This can be approached by first summarising what the growth customer is doing today and why, then describing what they will do in the future and why.
In between this current and future state are the triggers and barriers that need to be addressed for this transformation to take place.
From this prioritised list, the key strategic initiatives will emerge.
Agree a customer engagement plan
Be careful to avoid the communications trap.
Engagement is much more than an improved advertising brief or media plan.
Taking a business-wide approach, across all functions is key. It’s vital to link the combined knowledge of the organisation across touchpoints and interactions. Because the goal is to make every experience frictionless and preferable.
There are multiple ways of identifying these ‘levers’ and which ones to pull to better meet customers’ needs, drawing them into the category and brands and resolving their pain points.
The 4 Ps of marketing – Product, Price, Place, and Promotion - can be a good place to startProduct
Does the current product range meet all of the customer’s needs on all of the occasions when they might use it?
Is the price optimised for the category and occasion? Does it represent good value?
Is the produce widely available where and when people want to buy it?
Does the brand talk to the customers in an engaging and memorable way across each touch point?
Starting with an audit of current performance and identifying gaps where improvements can be made will provide the basis for developing a focused action plan.
Prioritise and set objectives that will deliver the desired growth within an agreed timeframe.
Implementing customer engagement strategies
Thinking about how to implement a customer engagement strategy is crucial.
Having a cross-functional team involvement from the beginning really helps. Especially if they have the support and sponsorship of the leadership team.
These are important steps to consider:
- Leadership Alignment
Senior leaders need to recognise the importance of customer engagement and align their goals accordingly. This sets the foundation for cross-functional collaboration.
- Cross-Functional Working
Establish teams consisting of representatives from different departments, including marketing, sales, customer service, product development, and operations. These teams work together to align their efforts towards customer engagement goals.
- Shared Vision and Goals
Develop a shared vision and common goals related to customer engagement that all departments can rally around. This ensures everyone is working towards a unified objective.
- Data Sharing and Insights
Enable the sharing of customer data and insights across departments. This allows for a holistic understanding of customer behaviour and preferences, enabling better decision-making and coordinated efforts.
- Integrated Systems and Processes
Implement integrated systems and processes that enable seamless information flow across different departments. This integration eliminates bottlenecks and enables real-time access to customer information.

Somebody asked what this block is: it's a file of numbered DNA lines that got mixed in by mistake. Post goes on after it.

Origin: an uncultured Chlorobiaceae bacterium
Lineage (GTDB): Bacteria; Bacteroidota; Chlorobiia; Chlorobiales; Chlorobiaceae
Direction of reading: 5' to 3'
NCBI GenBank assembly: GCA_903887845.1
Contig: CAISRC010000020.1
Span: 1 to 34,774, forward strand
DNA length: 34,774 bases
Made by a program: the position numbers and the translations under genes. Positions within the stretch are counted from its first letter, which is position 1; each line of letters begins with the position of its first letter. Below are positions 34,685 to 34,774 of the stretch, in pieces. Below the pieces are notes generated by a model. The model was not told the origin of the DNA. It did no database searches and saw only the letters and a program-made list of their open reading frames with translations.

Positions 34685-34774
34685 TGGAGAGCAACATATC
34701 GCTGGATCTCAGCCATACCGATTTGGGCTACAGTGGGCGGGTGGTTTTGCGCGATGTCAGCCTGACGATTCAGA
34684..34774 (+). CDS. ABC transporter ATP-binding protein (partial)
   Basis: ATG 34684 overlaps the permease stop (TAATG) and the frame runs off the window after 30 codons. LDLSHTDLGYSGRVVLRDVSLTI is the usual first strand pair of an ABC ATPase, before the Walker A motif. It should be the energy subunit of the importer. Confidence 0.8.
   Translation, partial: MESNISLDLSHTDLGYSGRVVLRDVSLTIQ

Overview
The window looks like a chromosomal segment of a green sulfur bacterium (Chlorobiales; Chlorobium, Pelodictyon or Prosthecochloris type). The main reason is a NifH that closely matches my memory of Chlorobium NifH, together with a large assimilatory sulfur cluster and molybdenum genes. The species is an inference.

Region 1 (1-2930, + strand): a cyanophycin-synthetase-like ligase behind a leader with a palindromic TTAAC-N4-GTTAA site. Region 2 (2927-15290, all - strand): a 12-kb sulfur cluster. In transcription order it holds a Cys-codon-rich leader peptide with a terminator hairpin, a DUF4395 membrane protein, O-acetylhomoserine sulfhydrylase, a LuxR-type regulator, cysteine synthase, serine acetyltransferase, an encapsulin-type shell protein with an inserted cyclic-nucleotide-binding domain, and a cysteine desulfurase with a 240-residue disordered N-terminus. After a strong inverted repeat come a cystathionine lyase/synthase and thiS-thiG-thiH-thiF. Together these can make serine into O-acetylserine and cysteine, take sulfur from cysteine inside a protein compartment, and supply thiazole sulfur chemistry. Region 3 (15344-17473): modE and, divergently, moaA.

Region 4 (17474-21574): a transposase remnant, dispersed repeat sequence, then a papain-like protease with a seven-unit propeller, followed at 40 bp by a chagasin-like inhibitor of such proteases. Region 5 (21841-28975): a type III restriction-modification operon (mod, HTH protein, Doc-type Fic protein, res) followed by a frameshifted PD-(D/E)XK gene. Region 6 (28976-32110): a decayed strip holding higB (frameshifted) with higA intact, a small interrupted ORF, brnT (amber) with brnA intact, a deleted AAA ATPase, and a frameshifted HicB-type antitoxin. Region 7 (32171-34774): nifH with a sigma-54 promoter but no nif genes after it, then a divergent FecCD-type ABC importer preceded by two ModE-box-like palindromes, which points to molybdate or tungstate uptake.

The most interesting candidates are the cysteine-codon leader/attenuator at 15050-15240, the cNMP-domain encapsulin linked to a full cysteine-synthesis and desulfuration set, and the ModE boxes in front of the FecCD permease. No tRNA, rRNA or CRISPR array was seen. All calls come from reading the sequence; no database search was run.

- Performance Measurement and Accountability
Establish performance metrics and accountability mechanisms that evaluate the effectiveness of cross-functional customer engagement efforts. This ensures that all departments are held responsible for their contributions.
Continuous Learning and Improvement: Foster a culture of continuous learning and improvement. Encourage departments to share successes, challenges, and lessons learned, and use that knowledge to iterate and refine the cross-functional customer engagement strategy.
Further reading and customer engagement strategy examples
Lots has been written on this topic. If you’d like a deeper theoretical understanding, here are just a few of the areas to investigate:
Adopting a customer-centric approach, focusing on delivering value and meeting customer needs throughout the customer journey.
- Customer Lifetime Value (CLV)
Understanding the long-term value of customers to prioritise engagement efforts and allocate resources effectively.
- Behavioural Economics
Applying principles of psychology and human behaviour to influence customer decision-making and drive behaviour change.
- Service Design
Using design thinking methodologies to create exceptional customer experiences by understanding customer needs, pain points, and aspirations.
Customer engagement strategy examples include:
|Lego, who harnessed the power of their fans to help them ideate and innovate through the Lego Ideas Platform which allows fans to submit their own designs for potential production – creating new products and extending to a new segment of adult fans of Lego.
|Heinz, who leveraged their long-standing expertise in tomato-based products to launch a range of pasta products - humorously apologising for being "150 years late to the pasta sauce party”.
|Disney, who developed and evolved the My Disney app for holiday makers to plan, book and enjoy every aspect of a trip to one of their theme parks. Enabling a unique way to secure accommodation, food reservations and decide which ride to go to next based on live wait times.
- Deeply understand your category
- Step back and identify where friction exists
- Prioritise and focus on what’s going to delight customers
- Avoid the advertising trap
- Set organisational goals and work cross-functionally to achieve them
Oxford has experience in helping people build customer engagement strategies and can share examples and best practice ahead of helping you to work out the best approach for your business. Please get in touch. Simon and the team are here and ready to help.
About the author
Simon Green is a seasoned marketing strategist with over 20 years of experience in product development, brand management and commercial leadership. Simon has worked in leading CPG organisations and entrepreneurially to successfully bring products to market, blending consumer insights with compelling storytelling. His breadth of experience and relatable expertise supports clients develop and deliver brand growth.